When the punk wave broke in the UK and the States in the mid-1970s, it threatened to leave behind the established rock bands that once seemed so rebellious. Pete Townshend, the guitar-smashing songwriter of The Who, said: “I kind of welcomed [the arrival of punk], challenged it, and wanted it to happen, and then I realized that the person they wanted to shoot was me.” And indeed Sid Vicious, of the Sex Pistols, would say, “I don’t have any heroes. They’re all useless to me.”
And yet despite the posturing, punk remained rooted in the rock tradition, paying tribute, whether they knew it or not, to their musical fathers (The Beatles, The Who, The Stones) and even the grandfathers (Chuck Berry and Buddy Holly). In Please Kill Me: The Uncensored Oral History of Punk (a book I completely recommend) editor Legs McNeil writes:
Then the Ramones came back, and counted off again, and played their best eighteen minutes of rock n roll that I had ever heard. You could hear the Chuck Berry in it, which was all I listened to, that and the Beatles second album with all the Chuck Berry covers on it.
It all goes back to Chuck Berry, and Berry knew it. In a 1980 interview with the zin Jet Lag, Berry shared his thoughts on the punk anthems of the day and spotted his influence in many of them.
The Sex Pistols’ “God Save the Queen”:
“What’s this guy so angry about anyway? Guitar work and progression is like mine. Good backbeat. Can’t understand most of the vocals. If you’re going to be mad at least let the people know what you’re mad about.”
The Clash’s “Complete Control”:
“Sounds like the first one. The rhythm and chording work well together. Did this guy have a sore throat when he sang the vocals?”
The Ramones’ “Sheena is a Punk Rocker”:
“A good little jump number. These guys remind me of myself when I first started, I only knew three chords too.”
The Romantics’ “What I Like About You”:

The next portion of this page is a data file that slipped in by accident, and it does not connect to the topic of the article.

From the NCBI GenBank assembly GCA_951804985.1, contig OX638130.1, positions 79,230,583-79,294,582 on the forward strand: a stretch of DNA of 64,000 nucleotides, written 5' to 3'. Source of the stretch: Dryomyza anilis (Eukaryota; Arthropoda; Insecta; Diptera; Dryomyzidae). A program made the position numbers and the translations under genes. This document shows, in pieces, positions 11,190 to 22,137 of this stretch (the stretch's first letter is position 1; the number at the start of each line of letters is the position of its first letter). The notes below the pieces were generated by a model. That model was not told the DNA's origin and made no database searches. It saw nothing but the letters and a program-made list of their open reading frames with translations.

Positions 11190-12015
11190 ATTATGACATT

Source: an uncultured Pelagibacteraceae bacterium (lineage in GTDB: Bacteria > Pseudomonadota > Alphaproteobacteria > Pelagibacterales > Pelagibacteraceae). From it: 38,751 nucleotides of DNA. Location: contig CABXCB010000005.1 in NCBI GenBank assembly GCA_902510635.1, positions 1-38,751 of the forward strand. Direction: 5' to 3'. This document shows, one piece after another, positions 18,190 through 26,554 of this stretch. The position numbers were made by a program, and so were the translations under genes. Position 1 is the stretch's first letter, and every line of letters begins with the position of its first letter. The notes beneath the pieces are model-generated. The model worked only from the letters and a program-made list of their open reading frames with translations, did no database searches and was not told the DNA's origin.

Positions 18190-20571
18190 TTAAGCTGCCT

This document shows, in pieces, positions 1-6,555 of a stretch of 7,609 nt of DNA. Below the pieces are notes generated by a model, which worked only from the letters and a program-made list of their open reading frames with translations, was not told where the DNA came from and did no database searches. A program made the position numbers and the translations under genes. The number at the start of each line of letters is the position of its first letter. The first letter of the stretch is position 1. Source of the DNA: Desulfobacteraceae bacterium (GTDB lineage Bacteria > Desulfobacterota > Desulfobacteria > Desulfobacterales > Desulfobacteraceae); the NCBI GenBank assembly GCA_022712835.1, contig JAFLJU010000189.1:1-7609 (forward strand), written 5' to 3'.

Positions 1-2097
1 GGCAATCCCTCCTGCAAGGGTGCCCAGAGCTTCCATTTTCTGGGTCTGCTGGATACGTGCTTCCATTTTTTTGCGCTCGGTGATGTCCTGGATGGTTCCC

“Finally something you can dance to. Sounds a lot like the sixties with some of my riffs thrown in for good measure. You say this is new? I’ve heard this stuff plenty of times. I can’t understand the big fuss.”
Talking Heads’ “Psycho Killer”:
“A funky little number, that’s for sure. I like the bass a lot. Good mixture and a real good flow. The singer sounds like he has a bad case of stage fright.”
Wire’s “I Am the Fly” and Joy Division’s Unknown Pleasures:
“So this is the so-called new stuff. It’s nothing I ain’t heard before. It sounds like an old blues jam that BB and Muddy would carry on backstage at the old amphitheatre in Chicago. The instruments may be different but the experiment’s the same.”
Chuck Berry passed away today, still unsurpassed, at age 90. Long live Chuck.
via Dangerous Minds and h/t @alyssamilano and @austinkleon
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Chuck Berry Takes Keith Richards to School, Shows Him How to Rock (1987)
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Well… With all the respect that is due to this great, great musician, and knowing it’s not very polite to disagree with the recently deceased, I have to say:
he missed the point, by miles and miles.
Sure, the musical construction is similar to old rock’n’roll. Sure, building songs like that and using those harmonies and those instruments cannot in itself be revolutionary or subversive as it was in his time.
But that is exactly the (musical) starting point of punk, *not* its goal. The fact that the lyrics are sung almost shouting, that they’re hard to understand, that you don’t *need* more than three chords to support your whole musical discourse because you’re not basing the message on its harmonic structure… all that is essential to punk, both in terms of sound and in terms of social position.
Despite his huge success and popularity, Chuck Berry never established a relation to his audience similar to what basically all the (early) punk bands did, for instance – and that’s perfectly ok because that wasn’t *his* point. So of course, if we listen to the notes and the rhythms, there’s not much new. But thank goodness there’s a lot more than that to music.
Richie Stotts from the Plasmatics was mentioned as a similar type sound as Chuck Berry.
I thought his guitar playing in 1984 when I was fortunate enough to see Wendy and the gang in Vancouver Canada at the Gardens. It was awesome I was 21 at the time.
The stupid thing about that concert was that the crowd was actually spitting on her, she got mad,power got cut I thought it was going to turn deadly.
Incidentally, Jet Lag was founded by St. Louisans teve Pick and John “The Mailman” Korst.